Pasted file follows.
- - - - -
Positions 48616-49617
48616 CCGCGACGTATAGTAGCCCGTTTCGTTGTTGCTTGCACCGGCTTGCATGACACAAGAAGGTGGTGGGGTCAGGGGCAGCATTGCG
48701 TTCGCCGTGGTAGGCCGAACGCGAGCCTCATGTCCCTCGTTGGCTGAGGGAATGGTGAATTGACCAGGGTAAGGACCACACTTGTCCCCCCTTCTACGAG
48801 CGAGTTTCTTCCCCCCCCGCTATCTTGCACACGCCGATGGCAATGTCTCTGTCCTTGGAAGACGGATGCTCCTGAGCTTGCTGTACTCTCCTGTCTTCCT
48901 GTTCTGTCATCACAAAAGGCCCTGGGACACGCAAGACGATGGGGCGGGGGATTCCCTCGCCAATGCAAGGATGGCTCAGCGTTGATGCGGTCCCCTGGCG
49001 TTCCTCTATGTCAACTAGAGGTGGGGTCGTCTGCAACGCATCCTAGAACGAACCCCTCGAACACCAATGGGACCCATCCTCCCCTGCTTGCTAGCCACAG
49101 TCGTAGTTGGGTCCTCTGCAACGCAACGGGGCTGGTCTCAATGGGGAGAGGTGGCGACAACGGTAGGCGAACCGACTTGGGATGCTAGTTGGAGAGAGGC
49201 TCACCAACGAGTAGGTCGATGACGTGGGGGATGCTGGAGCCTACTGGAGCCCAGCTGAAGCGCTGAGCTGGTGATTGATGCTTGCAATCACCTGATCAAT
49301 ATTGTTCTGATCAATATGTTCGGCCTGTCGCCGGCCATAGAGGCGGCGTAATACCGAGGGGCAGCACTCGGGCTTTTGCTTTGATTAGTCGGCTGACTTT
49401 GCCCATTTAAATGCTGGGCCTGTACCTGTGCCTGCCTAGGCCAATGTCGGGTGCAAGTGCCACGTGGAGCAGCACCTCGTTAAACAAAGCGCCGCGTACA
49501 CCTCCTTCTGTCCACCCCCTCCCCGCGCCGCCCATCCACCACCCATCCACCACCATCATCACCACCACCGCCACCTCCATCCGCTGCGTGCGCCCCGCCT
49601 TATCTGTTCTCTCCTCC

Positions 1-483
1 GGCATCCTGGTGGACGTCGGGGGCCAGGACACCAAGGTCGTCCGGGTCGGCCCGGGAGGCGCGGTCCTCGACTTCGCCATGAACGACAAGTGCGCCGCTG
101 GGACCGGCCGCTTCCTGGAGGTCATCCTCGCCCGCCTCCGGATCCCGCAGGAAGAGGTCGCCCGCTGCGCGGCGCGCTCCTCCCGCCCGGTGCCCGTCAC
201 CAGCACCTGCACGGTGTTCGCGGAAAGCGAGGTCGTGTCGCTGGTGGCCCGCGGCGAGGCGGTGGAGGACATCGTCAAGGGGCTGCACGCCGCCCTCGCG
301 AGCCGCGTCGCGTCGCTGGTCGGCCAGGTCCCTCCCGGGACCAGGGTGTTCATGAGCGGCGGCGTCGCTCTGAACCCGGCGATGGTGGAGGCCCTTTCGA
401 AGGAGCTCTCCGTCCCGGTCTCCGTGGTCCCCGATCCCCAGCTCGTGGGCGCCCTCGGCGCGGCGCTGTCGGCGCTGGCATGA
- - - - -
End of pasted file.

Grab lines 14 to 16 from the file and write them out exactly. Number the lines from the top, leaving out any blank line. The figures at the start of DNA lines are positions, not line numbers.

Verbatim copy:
1 GGCATCCTGGTGGACGTCGGGGGCCAGGACACCAAGGTCGTCCGGGTCGGCCCGGGAGGCGCGGTCCTCGACTTCGCCATGAACGACAAGTGCGCCGCTG
101 GGACCGGCCGCTTCCTGGAGGTCATCCTCGCCCGCCTCCGGATCCCGCAGGAAGAGGTCGCCCGCTGCGCGGCGCGCTCCTCCCGCCCGGTGCCCGTCAC
201 CAGCACCTGCACGGTGTTCGCGGAAAGCGAGGTCGTGTCGCTGGTGGCCCGCGGCGAGGCGGTGGAGGACATCGTCAAGGGGCTGCACGCCGCCCTCGCG